“This week marks six months since the flooding began,” Hickenlooper said. “From the beginning, HUD and our federal partners have been instrumental in investing in Colorado’s recovery. This second round of CDBG-DR funds is critical for families, businesses and economic development in the flood-impacted communities. We know we will never make whole those impacted by the floods, but these funds can help us build back sustainable, resilient communities for Colorado’s future.”

A minimum of 80 percent of the funds awarded today will be targeted in Boulder, Weld, and Larimer Counties where approximately 2,800 homes incurred major or severe damage. Although the majority of this funding is intended to address the remaining disaster recovery and resiliency needs from the September flooding, the state may target remaining funds to other especially hard-hit areas from other major disasters in 2011, 2012, and 2013. Those disasters include the 2012 High Park and Waldo Canyon wildfires, and the 2013 Royal Gorge and Black Forest wildfires.

HUD’s CDBG-Disaster Recovery grants are intended to confront housing, business and infrastructure needs beyond those addressed by other forms of public and private assistance. Using a combination of data from the Federal Emergency Management Agency (FEMA) and the Small Business Administration (SBA), HUD identified particular counties in Colorado with the greatest extent of damage to housing, businesses and infrastructure.

From The Greeley Tribune:

Six months after the September flood, Weld County officials say they will solicit reimbursement for more than $12 million in emergency repairs, more than 130 permanent road and bridge repairs, and more than $300,000 for debris removal.

The county will also seek reimbursement from the Federal Emergency Management Agency for improvements that would reduce the risk of flooding in future events, officials said in a news release.

Weld County will submit about 35 total applications for FEMA reimbursement, some of those lumped into several small projects and some as one large project.

FEMA pays for 75 percent of the repairs, and the state of Colorado and Weld County will each contribute 12.5 percent of each project.

“Our Public Works staff, our Emergency Management staff and our consultants have been working daily to identify repair projects, estimate costs and gather the documentation needed to submit projects to FEMA for reimbursement,” said Weld County Commissioner Chairman Douglas Rademacher in a statement.

Weld officials say FEMA could approve funding for the emergency repairs by the end of April.

Weld County engineers are still examining roads and bridges and have time to submit more projects to FEMA in the future, according to the release.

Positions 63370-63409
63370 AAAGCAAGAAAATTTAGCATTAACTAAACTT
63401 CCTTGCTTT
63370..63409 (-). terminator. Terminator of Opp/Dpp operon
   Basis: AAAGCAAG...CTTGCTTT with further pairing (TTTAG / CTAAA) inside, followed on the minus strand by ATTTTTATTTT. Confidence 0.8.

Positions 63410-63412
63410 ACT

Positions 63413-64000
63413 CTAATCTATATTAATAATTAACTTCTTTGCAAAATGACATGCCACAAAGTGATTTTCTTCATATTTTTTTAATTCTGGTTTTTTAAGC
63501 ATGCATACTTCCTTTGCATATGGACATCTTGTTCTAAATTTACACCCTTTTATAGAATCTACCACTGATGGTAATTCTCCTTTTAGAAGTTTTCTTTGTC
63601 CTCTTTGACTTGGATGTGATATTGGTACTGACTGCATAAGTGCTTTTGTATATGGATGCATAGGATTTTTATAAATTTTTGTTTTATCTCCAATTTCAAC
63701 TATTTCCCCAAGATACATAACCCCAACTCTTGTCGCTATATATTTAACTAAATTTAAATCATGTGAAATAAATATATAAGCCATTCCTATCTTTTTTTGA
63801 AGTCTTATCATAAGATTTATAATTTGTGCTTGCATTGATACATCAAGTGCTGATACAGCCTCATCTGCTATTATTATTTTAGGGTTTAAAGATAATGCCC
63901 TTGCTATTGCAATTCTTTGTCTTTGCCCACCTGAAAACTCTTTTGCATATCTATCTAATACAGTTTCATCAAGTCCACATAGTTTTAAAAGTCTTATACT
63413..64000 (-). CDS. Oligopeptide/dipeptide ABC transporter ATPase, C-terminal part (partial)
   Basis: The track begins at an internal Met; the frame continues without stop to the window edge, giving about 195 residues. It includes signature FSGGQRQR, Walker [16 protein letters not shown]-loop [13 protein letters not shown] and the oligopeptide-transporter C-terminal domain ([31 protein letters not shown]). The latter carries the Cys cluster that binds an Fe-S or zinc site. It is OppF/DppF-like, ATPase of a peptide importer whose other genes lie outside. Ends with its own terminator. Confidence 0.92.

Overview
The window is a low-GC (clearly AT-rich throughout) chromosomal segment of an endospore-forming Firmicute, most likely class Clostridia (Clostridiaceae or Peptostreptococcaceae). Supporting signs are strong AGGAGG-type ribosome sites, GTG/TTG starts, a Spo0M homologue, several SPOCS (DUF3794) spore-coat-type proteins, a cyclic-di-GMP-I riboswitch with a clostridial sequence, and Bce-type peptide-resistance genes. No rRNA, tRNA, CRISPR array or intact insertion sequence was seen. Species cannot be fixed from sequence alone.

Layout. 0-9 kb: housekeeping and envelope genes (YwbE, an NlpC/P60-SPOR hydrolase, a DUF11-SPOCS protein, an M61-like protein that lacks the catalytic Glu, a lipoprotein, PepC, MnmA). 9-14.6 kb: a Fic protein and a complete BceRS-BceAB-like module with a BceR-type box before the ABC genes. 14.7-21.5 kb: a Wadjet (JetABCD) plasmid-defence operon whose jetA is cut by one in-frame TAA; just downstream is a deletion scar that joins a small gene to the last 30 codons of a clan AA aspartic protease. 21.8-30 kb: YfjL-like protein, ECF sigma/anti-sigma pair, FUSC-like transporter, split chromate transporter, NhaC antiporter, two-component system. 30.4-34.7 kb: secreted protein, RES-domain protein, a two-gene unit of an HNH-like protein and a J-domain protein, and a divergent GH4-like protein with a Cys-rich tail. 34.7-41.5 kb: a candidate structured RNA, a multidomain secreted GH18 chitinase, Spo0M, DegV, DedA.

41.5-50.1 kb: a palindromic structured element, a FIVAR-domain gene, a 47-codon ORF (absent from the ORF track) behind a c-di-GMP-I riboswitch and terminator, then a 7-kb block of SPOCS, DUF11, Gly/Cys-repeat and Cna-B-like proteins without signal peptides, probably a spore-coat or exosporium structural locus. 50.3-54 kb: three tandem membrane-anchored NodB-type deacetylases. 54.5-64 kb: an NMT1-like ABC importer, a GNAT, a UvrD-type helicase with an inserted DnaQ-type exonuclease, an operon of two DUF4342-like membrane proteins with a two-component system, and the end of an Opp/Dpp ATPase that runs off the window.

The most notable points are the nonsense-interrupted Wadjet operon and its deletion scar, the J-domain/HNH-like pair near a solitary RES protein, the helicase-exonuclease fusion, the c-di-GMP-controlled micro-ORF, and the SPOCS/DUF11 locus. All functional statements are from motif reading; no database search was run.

The county is also working on several road repair projects with the Federal Highway Administration, which uses a separate reimbursement process.

The flood damaged seven FHA roads and bridges in Weld County, to the tune of $2.5 million in emergency repairs.

Engineers are working on the cost of permanent repairs, which the FHA will reimburse up to 80 percent.

From The Greeley Tribune (Analisa Romano):

Evans officials may seek to condemn the two mobile home parks destroyed by the September flood.

The Evans City Council is set to vote Tuesday on a resolution authorizing city staff to take legal ownership of Eastwood Village and Bella Vista mobile home parks.

The authority would allow them to clean the flood-contaminated debris county health officials warn will pose a public health hazard when warmer weather arrives.

Condemnation is a last resort, but could be the final scenario in the most “massive” of Evans’ flooding issues, said Sheryl Trent, Evans’ community and economic development director.

Trent said the city would seek help from Weld County or the state to help shoulder the $1 million cost of removing the debris, but officials will first pursue grants and other options.

The city is looking at a 60-90 day window to clear the contaminated debris, Trent said, and estimated it could be removed by June if the city gets the property through a normal purchase procedure.

If Evans has to condemn the property, she said that could be pushed back to July or later due to lengthy court procedures.

Perry Glantz, the attorney representing Eastwood Village owner Keith Cowan, said Cowan would need compensation not just for the property, but for the loss of his business.

Glantz said he would have to consult experts on an exact dollar amount, but the business and property are worth several million dollars.

Cowan last month filed a lawsuit against the city of Evans over a change in floodplain rules he says will keep him from reopening the park.

The lawsuit argues Evans has effectively taken away Cowan’s ability to use the property due to the new floodplain rules, which would require a costly investment because every mobile home in the park would have to be elevated, Glantz said.

The lawsuit also claims Evans officials rejected a plan to purchase his property through a Federal Emergency Management Agency grant.

Evans has filed a counter-lawsuit.

Glantz said Evans does have the power to take control of the mobile home park, but he said the loss in business would unfairly affect only Cowan.

“My client doesn’t own mobile homes. My client owns a mobile home park. And it wasn’t destroyed in the flood,” Glantz said. “One man doesn’t have to take the entire loss.”

Even if council members pass the resolution, Trent said the city will continue to pursue alternative solutions, including negotiations with the park owners.

If park owners show any sign of pursuing debris removal, Trent said the city will not seek condemnation.

The property acquired by the city could either be turned into a stormwater retention project or open space, Trent said.

She said Evans needs more stormwater infrastructure to handle standing water when it rains heavily, and a generous-sized retention lake could help.

If not, Trent said the city will maintain open space where the parks once were with some trails and gazebos so that if another flood does strike, no real structures would be affected.

The city has tried all other avenues to get the flood debris removed, Trent said, including reaching out to state and federal agencies for help.